Day 1: Grand Palace, Temples of Wat Arun and Wat Po finishing off in Backpacker hotspot Khao San Road.
The Best way to see all 4 of these sites is by the Chaophraya River, take the Chaophraya Express boat from Sathorn Pier, which can be reached by BTS Sky Train or MRT (metro). There is a hop on hop off tourist boat too but they charge 150 baht compared to 15 baht a journey on the boat the locals use so I say, just do as the locals do, but keep an eye on which stop you’re coming up to as they barely moor the boat to allow passengers off so you need to be quick! If you start at the Grand Palace (which you should) you’ll be looking out for stop N8, disembark and turn left out of the pier. Ignore ANYONE who tells you, you are going the wrong way. This is a scam! Just continue to the end of the road and join the queue
The Grand palace, which is the official royal residence, although it is mainly, used for ceremonial purposes, also house a number of beautiful temples including the emerald Buddha, carved out of a single piece of gemstone. This attraction is really popular with tourists, and since King Bhumibol’s death late last year thousands of Thais have also been turning up to show their respects. Although the mourners are kept separate from the tourists the sheer number of people waiting to go into the Palace can be a bit chaotic.
After the Palace, head back to the pier and directly opposite is Wat Po ( the reclining Buddha) again; ignore anyone who asks you where you’re going, as they’re likely to point you in the wrong direction. If you’re stuck there are a couple of street maps or consult an offline map on your phone.
After Wat Po, head to Wat Arun (Temple of the dawn) which is on the opposite side of the river. Head back to the pier and jump on the river crossing ferry for 4 Baht each. Wat Arun is currently being restored, but you can still get amazing views from climbing the tiers and the calm of the gardens is a nice relief from the crowded sites across the river. After a full day of temples, you’ll have worked up a real thirst, so why not head to backpacking mecca, Khao San Road? Just hop back on the Express boat heading north (pay another 15 Baht) and jump off at N13 and follow the crowds to khao San Road. KSR can definitely feel a little intimidating, especially if this is your first experience of Bangkok nightlife. The whole area is full of street hawkers, bars pumping out music, bright lights and lots of people a bit worse for ware. People either love or hate KSR, but it needs to be seen to be believed, so just go check it out for your self. At the end of the night you will probably need a taxi, make sure you haggle hard with the taxi driver or better still, walk a bit further away from the area and order an Uber. You will pay a lot less than the rip off prices of drivers hanging around KSR!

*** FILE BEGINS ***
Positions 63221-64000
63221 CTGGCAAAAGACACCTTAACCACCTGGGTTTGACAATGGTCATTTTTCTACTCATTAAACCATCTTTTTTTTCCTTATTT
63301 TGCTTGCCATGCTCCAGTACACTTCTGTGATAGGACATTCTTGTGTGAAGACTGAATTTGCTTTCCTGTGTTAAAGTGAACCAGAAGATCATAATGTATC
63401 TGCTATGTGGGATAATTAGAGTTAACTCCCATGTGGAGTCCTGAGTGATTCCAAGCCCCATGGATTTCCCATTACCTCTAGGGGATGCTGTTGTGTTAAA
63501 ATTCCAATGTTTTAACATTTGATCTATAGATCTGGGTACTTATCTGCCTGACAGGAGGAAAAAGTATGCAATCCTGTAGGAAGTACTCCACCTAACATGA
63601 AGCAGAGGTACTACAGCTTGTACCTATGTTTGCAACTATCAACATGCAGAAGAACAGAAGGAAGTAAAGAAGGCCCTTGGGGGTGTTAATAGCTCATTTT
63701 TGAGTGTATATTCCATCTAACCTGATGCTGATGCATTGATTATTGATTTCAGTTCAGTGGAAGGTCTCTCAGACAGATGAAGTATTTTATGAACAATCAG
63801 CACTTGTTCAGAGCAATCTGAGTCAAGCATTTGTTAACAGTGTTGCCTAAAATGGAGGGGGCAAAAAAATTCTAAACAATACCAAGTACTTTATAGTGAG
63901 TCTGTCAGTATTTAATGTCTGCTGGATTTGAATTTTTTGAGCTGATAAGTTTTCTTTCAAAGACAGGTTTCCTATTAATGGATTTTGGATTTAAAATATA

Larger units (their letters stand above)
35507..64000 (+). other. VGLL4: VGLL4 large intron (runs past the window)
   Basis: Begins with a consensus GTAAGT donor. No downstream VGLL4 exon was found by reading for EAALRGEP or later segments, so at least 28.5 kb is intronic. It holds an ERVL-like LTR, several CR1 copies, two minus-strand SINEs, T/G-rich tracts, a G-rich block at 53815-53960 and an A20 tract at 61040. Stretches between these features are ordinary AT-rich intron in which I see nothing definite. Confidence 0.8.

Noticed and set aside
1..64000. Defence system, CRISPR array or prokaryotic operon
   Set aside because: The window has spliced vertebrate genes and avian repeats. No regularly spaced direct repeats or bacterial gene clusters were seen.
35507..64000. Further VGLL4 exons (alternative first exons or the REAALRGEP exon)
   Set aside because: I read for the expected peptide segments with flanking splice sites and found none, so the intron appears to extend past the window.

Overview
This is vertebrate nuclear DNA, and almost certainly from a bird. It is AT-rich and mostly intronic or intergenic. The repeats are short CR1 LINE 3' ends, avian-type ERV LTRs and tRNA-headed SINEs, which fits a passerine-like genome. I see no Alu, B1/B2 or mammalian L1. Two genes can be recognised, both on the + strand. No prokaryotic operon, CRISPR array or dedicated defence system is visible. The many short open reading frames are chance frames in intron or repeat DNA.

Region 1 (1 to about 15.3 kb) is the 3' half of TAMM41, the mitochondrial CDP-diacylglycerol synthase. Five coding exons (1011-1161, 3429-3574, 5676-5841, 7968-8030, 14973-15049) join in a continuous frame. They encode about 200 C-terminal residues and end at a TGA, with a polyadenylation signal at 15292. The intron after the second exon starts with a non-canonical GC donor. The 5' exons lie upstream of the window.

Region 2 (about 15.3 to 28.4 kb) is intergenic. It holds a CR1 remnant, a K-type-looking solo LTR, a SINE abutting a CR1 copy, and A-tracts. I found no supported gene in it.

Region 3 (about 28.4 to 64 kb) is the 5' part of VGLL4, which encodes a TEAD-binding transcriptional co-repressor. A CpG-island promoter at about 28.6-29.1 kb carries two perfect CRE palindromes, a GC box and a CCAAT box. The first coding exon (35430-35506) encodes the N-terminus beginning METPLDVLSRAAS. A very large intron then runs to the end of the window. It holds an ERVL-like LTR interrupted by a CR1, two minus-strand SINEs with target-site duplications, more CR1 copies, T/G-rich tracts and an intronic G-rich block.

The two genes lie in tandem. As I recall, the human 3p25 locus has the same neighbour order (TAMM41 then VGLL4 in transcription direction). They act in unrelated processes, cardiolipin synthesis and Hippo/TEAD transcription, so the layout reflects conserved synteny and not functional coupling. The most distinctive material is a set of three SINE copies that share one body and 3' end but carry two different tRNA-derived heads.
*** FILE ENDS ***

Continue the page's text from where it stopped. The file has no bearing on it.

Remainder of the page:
N.B. For the palace and the temples make sure that you dress conservatively, covering your knees, ankles and shoulders although cover-ups can be rented onsite if you do forget.
Day 2: Lumpini Park, China Town and cocktails in the Sky Bar.
Lumpini Park is a huge central park in the city, an oasis of calm in this crazy city. Lots of beautiful palms, decorative pagodas and sculptures are dotted around this idyll. You can sunbathe, work out on the giant gym, have a go on the swan pedalos and try and spot the giant water monitors, which inhabit the moat around the park. And if you’re lucky enough there may even be an event on in the park like the Thai culture and tourism festival I tumbled into.